Advanced Scientific Programming in Python
a Summer School by the G-Node and the Physik-Institut, University of Zurich
Scientists spend more and more time writing, maintaining, and
debugging software. While techniques for doing this efficiently have
evolved, only few scientists actually use them. As a result, instead
of doing their research, they spend far too much time writing
deficient code and reinventing the wheel. In this course we will
present a selection of advanced programming techniques,
incorporating theoretical lectures and practical exercises tailored
to the needs of a programming scientist. New skills will be tested
in a real programming project: we will team up to develop an
entertaining scientific computer game.
We use the Python programming language for the entire course. Python
works as a simple programming language for beginners, but more
importantly, it also works great in scientific simulations and data
analysis. We show how clean language design, ease of extensibility,
and the great wealth of open source libraries for scientific
computing and data visualization are driving Python to become a
standard tool for the programming scientist.
This school is targeted at Master or PhD students and Post-docs from
all areas of science. Competence in Python or in another language
such as Java, C/C++, MATLAB, or Mathematica is absolutely required.
Basic knowledge of Python is assumed. Participants without any prior
experience with Python should work through the proposed introductory
materials before the course.
Date and Location
September 1—6, 2013. Zürich, Switzerlandi.
Day 0 (Sun Sept 1) — Best Programming Practices
- Best Practices, Development Methodologies and the Zen of Python
- Version control with git
- Object-oriented programming & design patterns
Day 1 (Mon Sept 2) — Software Carpentry
- Test-driven development, unit testing & quality assurance
- Debugging, profiling and benchmarking techniques
- Best practices in data visualization
- Programming in teams
Day 2 (Tue Sept 3) — Scientific Tools for Python
- Advanced NumPy
- The Quest for Speed (intro): Interfacing to C with Cython
- Advanced Python I: idioms, useful built-in data structures, generators
Day 3 (Wed Sept 4) — The Quest for Speed
- Writing parallel applications in Python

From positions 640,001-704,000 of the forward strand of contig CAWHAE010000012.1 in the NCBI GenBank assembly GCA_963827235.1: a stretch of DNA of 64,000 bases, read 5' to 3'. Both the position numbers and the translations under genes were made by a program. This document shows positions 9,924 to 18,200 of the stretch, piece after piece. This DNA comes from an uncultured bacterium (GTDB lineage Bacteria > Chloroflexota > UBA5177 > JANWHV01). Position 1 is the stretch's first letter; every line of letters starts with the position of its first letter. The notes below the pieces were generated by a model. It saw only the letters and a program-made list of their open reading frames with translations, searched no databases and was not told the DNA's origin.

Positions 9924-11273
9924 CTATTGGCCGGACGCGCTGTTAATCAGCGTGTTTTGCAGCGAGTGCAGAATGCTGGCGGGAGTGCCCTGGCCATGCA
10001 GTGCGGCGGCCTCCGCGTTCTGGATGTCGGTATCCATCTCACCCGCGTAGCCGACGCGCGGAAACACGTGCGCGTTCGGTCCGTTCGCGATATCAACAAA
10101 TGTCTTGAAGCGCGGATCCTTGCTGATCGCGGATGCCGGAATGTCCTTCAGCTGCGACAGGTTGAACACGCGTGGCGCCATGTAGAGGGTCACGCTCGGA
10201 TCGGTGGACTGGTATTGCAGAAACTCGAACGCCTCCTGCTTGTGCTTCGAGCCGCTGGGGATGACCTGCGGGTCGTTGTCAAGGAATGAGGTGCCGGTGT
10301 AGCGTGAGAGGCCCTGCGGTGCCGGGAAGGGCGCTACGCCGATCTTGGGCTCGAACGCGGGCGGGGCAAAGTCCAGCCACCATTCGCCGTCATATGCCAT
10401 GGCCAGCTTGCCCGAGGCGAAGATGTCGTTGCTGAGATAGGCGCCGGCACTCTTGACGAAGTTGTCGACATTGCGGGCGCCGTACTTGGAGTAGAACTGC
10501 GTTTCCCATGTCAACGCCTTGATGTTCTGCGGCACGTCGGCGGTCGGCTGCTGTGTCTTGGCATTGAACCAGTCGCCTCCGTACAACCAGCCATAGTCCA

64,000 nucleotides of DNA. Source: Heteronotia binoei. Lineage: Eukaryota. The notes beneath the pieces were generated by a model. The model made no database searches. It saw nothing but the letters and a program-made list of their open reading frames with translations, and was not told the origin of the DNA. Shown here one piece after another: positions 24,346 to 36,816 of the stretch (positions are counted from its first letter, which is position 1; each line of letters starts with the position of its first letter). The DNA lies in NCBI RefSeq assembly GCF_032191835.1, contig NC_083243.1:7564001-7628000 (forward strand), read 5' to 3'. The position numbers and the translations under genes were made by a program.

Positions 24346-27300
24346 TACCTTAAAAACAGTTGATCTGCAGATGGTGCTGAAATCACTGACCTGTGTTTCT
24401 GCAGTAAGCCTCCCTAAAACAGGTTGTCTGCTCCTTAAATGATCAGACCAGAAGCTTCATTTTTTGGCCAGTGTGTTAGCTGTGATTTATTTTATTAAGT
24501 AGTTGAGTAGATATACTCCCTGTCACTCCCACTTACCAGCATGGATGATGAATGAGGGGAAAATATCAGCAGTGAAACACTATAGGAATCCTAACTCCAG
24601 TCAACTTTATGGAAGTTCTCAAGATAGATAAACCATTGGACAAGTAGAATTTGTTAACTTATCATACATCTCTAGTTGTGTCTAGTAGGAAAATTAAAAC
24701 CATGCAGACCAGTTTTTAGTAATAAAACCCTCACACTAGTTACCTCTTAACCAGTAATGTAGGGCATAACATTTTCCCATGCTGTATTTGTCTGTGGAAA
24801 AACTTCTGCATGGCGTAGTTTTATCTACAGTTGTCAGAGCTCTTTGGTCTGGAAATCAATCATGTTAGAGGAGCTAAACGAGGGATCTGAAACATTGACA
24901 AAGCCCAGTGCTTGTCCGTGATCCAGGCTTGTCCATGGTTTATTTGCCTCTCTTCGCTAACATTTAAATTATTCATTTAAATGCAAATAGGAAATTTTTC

- Programming project
Day 4 (Thu Sept 5) — Efficient Memory Management
- When parallelization does not help:
the starving CPUs problem
- Advanced Python II: decorators and context managers
- Programming project
Day 5 (Fri Sept 6) — Practical Software Development
- Programming project
- The Pelita Tournament
Every evening we will have the tutors' consultation hour : Tutors will
answer your questions and give suggestions for your own projects.
You can apply on-line at http://python.g-node.org
Applications must be submitted before 23:59 CEST, May 1, 2013.
Notifications of acceptance will be sent by June 1, 2013.
No fee is charged but participants should take care of travel,
living, and accommodation expenses. Candidates will be selected on
the basis of their profile. Places are limited: acceptance rate is
usually around 20%. Prerequisites: You are supposed to know the
basics of Python to participate in the lectures. You are encouraged
to go through the introductory material available on the website.
- Francesc Alted, Continuum Analytics Inc., USA
- Pietro Berkes, Enthought Inc., UK
- Valentin Haenel, freelance developer and consultant, Berlin, Germany
- Zbigniew Jędrzejewski-Szmek, Krasnow Institute,
George Mason University, USA
- Eilif Muller, Blue Brain Project, École Polytechnique Fédérale de
- Emanuele Olivetti, NeuroInformatics Laboratory, Fondazione Bruno
Kessler and University of Trento, Italy
- Rike-Benjamin Schuppner, Technologit GbR, Germany
- Bartosz Teleńczuk, Unité de Neurosciences Information et Complexité,
- Stéfan van der Walt, Applied Mathematics, Stellenbosch University,
- Bastian Venthur, Berlin Institute of Technology and Bernstein Focus
- Niko Wilbert, TNG Technology Consulting GmbH, Germany
- Tiziano Zito, Institute for Theoretical Biology, Humboldt-Universität
zu Berlin, Germany
Organized by Nicola Chiapolini and colleagues of the Physik-Institut,
University of Zurich, and by Zbigniew Jędrzejewski-Szmek and Tiziano Zito for
the German Neuroinformatics Node of the INCF.
Contact: [hidden email]
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